Paddy Davitt: Tony Andreu is a victim of circumstance at Norwich City

Tony Andreu is still waiting to make a Norwich City start. Picture by Paul Chesterton/Focus Images L

Tony Andreu is still waiting to make a Norwich City start. Picture by Paul Chesterton/Focus Images Ltd - Credit: Paul Chesterton/Focus Images Ltd

Tony Andreu will always hold a special place in Alex Neil's City story. Paddy Davitt assesses his chances of a bigger role on the pitch.

Tony Andreu was Alex Neil's maiden signing as Norwich City boss. The Frenchman is yet to make a first team start for the Canaries.

Those two statements alone would suggest only a supreme optimist sees the personable 28-year-old edging out any number of higher-profile team mates to earn a regular starting spot at Carrow Road. Andreu came south in Neil's slipstream from Hamilton Academical with a reputation as a free-scoring, technically-proficient attacking midfielder.

Norwich's rapid rise under Neil stunted any chance for Andreu to showcase that talent. The stakes were too high and in rivals like Wes Hoolahan or Jonny Howson, and later Graham Dorrans, the Norwich manager had more established options at his disposal.

Andreu was a deadline arrival in January 2015 with City unable to push through a deal for Dorrans. By the time the Scot arrived, on loan ahead of a permanent switch from West Brom, it was clear Andreu would struggle to bridge that divide and make an immediate impact.

Neil spoke of the increased physical demands and the athletic requirements of competing in the Championship during that initial phase compared to the Scottish top flight.

Given Andreu struggled to make any impression in City's surge to promotion it was no surprise he failed to play one minute of the club's doomed Premier League bid.

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An extended loan stint at Rotherham, where he scored twice in 11 outings for the Millers, was a limited body of work for a player who has remained largely on the periphery. That is the nature of business.

Some signings arrive with the pedigree and the personality to emerge as frontline options. You only have to contrast Andreu's Norwich experience with that of Timm Klose, who quickly blossomed until injury cruelly intervened.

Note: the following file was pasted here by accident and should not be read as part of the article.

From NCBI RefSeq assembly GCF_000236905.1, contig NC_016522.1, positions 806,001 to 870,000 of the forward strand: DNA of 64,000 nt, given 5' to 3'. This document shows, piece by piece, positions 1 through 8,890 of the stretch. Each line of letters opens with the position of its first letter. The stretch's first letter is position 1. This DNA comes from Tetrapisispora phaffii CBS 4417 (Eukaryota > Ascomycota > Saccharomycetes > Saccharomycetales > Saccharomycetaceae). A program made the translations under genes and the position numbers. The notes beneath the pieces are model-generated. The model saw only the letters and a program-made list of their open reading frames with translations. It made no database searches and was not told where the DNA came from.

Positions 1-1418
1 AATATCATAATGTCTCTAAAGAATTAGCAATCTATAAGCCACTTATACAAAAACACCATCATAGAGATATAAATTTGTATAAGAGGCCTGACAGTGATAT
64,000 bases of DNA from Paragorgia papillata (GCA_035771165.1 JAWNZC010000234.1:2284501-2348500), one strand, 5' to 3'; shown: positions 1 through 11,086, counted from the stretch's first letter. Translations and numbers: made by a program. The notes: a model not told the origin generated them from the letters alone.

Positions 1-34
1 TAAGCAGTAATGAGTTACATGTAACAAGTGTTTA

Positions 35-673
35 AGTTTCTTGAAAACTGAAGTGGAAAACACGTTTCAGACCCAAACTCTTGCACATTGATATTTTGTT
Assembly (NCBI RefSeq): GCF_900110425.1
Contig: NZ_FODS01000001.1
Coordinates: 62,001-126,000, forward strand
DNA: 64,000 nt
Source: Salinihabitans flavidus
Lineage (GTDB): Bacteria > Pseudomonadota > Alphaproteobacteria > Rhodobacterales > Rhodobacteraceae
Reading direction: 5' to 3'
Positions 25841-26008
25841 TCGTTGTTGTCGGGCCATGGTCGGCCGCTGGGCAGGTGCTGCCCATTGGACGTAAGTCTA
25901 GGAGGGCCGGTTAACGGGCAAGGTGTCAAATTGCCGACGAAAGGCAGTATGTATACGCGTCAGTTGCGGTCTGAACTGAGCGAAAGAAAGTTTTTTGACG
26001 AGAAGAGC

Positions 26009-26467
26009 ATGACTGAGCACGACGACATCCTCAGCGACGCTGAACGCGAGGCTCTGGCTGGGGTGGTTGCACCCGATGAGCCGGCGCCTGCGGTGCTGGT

Andreu may have two years left on his Carrow Road contract but it would hardly come as a surprise if this season brings more loan exposure or a permanent break. Neil has brought in Coventry City starlet James Maddison to push the likes of Hoolahan and Steven Naismith in that creative link role. Maddison is seen as the future, Hoolahan and Naismith the present and the brutal reality is Andreu may be the past.

This is not just about what Neil deems best for the Canaries but what is in the best interests of a player who may in the weeks and months ahead reach the same conclusion as Norwich predecessors such as Elliott Bennett over when is a good time to move on.

Neil clearly values Andreu, given the prominent role he played in the duo's success at Hamilton, but this is a different landscape and a difficult challenge. Just like the Scot had precious little time for experimentation when he first arrived to trigger that successful play-off push, there is a premium on Norwich hitting the ground running when they kick-off the new campaign back at the same level. Andreu may find himself a victim of circumstance once again.

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